Overview to Estate Planning

Terms:


Testator:
The person who created the will.

Beneficiary:
A person or organization designated to receive one’s assets upon death.

Overview to Estate Planning

During one’s lifetime, one has a right to own private property. This right does not disappear at death. Rather, the right to transfer property to one’s heirs is a way of extending this right to own property. Two theories exist as to the nature of this right: “natural right” and a right granted by the state

The “natural right” is said to be inherent in the people. See, e.g., Nunnemacher v. State, 108 N.W. 627 (Wisc. 1906). State governments have the ability to take away this right or to regulate it. As such, they have enacted rules or statutes to ensure orderly transfers. See e.g., Irving Trust Co. v. Day, 314 U.S. 556 (1942).

The U.S. Constitution prohibits the federal government from enacting laws that completely eliminate passing land by intestate succession. (In other words, the government cannot pass laws which state that in order to pass land, one is required to have a will). This is in keeping with the rule that, under the Fifth Amendment, the federal government cannot take private property without just compensation. See, e.g., Hodel v. Irving, 481 U.S. 704 (1987).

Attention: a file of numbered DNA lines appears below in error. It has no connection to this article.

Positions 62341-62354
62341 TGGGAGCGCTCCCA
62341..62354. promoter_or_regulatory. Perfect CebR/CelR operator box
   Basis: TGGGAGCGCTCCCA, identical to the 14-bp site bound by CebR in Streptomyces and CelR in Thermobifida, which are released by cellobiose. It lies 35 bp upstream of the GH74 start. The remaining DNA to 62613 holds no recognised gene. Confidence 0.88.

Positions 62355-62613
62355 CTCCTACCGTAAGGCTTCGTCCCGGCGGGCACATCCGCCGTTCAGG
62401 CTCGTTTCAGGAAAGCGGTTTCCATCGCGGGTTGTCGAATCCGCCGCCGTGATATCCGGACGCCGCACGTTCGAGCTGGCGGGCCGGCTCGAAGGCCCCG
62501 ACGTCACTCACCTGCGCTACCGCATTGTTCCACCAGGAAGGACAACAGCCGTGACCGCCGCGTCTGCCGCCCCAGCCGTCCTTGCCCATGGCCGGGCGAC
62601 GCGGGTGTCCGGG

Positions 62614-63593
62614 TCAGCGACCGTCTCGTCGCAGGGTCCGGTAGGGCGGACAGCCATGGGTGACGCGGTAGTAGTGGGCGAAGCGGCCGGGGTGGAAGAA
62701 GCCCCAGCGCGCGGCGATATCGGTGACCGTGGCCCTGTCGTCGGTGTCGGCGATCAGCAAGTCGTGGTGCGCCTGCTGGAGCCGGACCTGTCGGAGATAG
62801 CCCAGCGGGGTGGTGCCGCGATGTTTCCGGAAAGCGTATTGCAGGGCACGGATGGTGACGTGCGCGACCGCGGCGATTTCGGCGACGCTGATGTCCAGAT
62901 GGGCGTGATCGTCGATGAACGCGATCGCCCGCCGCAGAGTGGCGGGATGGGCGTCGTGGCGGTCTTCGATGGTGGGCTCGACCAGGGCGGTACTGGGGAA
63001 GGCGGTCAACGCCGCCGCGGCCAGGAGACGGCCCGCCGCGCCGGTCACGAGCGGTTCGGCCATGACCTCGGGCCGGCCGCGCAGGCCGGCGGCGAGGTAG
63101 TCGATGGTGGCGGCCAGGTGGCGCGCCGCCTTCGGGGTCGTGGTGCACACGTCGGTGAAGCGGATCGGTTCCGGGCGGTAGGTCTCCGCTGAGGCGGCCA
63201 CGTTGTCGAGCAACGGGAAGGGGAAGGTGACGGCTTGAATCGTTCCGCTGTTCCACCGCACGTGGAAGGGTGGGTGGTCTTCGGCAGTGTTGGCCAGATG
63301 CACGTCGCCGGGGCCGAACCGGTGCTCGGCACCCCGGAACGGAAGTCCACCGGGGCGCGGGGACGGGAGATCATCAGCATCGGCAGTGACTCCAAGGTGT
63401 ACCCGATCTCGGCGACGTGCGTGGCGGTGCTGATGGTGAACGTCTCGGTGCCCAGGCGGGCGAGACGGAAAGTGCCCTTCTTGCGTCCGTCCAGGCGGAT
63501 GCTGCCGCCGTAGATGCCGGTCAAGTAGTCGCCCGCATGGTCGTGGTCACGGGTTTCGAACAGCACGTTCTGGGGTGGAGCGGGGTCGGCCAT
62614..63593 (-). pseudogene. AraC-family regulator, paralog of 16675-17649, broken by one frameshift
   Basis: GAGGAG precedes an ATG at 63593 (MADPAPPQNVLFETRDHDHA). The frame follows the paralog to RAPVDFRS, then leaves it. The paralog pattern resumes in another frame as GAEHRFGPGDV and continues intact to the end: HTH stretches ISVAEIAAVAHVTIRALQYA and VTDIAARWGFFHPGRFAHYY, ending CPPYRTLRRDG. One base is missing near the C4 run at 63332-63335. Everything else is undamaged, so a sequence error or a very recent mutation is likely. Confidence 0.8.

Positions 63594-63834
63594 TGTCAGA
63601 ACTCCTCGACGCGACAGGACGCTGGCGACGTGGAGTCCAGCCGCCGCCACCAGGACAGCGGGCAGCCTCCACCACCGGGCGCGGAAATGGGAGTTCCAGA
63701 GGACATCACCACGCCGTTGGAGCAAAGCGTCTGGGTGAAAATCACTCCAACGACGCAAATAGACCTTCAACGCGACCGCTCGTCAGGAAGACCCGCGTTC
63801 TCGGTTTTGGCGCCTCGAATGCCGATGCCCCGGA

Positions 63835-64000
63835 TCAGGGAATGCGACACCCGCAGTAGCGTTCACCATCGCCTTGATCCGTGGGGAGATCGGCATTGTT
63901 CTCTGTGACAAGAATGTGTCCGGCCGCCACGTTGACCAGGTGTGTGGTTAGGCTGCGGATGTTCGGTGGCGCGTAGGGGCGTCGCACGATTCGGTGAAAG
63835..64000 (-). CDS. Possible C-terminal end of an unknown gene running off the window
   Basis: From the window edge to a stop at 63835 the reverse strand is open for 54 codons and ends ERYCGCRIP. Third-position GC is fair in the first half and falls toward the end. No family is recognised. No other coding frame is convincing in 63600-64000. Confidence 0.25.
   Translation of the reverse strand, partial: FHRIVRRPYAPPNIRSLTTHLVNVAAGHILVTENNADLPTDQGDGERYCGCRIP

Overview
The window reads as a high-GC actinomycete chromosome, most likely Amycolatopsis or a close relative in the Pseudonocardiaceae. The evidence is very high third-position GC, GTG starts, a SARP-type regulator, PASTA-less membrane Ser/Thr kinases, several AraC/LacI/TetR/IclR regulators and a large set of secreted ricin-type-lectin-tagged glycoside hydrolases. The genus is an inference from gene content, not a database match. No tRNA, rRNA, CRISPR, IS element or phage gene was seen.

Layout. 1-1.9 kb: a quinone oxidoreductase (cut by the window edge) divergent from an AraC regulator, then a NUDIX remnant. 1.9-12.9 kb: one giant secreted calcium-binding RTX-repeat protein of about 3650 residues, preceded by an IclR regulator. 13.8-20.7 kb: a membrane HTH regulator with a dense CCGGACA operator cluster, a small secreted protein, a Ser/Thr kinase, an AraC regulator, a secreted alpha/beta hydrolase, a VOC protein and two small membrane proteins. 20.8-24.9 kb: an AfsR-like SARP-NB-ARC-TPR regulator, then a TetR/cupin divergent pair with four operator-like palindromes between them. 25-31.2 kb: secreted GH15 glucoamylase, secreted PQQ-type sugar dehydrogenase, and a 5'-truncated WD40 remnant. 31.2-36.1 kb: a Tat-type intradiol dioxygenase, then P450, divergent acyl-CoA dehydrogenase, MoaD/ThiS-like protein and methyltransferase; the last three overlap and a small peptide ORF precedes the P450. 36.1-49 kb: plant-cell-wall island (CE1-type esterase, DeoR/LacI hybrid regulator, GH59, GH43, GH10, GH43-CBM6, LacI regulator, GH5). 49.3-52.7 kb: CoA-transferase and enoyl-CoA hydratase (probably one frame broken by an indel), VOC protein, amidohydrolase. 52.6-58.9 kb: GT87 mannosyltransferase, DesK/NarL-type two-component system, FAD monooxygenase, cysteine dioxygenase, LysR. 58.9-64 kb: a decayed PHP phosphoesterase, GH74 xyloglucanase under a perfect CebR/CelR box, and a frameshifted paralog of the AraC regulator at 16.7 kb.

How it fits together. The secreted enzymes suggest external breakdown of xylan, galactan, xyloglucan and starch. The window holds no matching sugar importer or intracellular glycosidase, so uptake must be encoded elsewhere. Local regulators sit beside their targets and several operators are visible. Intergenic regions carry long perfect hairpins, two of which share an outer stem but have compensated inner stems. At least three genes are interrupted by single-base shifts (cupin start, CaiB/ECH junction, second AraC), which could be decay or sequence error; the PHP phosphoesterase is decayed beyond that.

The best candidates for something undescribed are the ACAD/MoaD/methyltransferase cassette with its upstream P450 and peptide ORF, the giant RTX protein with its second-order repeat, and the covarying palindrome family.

Carrying out Testator’s Dispositive Wishes

An estate plan, which can encompass numerous documents, is a way to ensure that a property owner’s assets are distributed based on the decedent’s wishes. If someone fails to plan for disposing of assets, state statutes, called intestate succession rules, will step in and dictate how the property should be dispersed.

More importantly, if someone fails to leave an estate plan that clearly articulates his or her wishes, there could be dissention among family members who may fight over who is entitled to inherit what property. As a result, families can be torn apart permanently because of this bickering, which is certainly not the goal of the testator.

Minimizing Estate Taxes on the Family Unit

As in life, the government may tax transfers of property at death. In the next chapter we will study in more detail the different types of taxes an estate might be subject to. Accordingly, an estate plan can be used to minimize taxes not only for the first person to die but also for the entire family unit. If the estate is taxable, the amount left over for the heirs would be reduced, since tax liabilities must be paid before distributing money to the beneficiaries.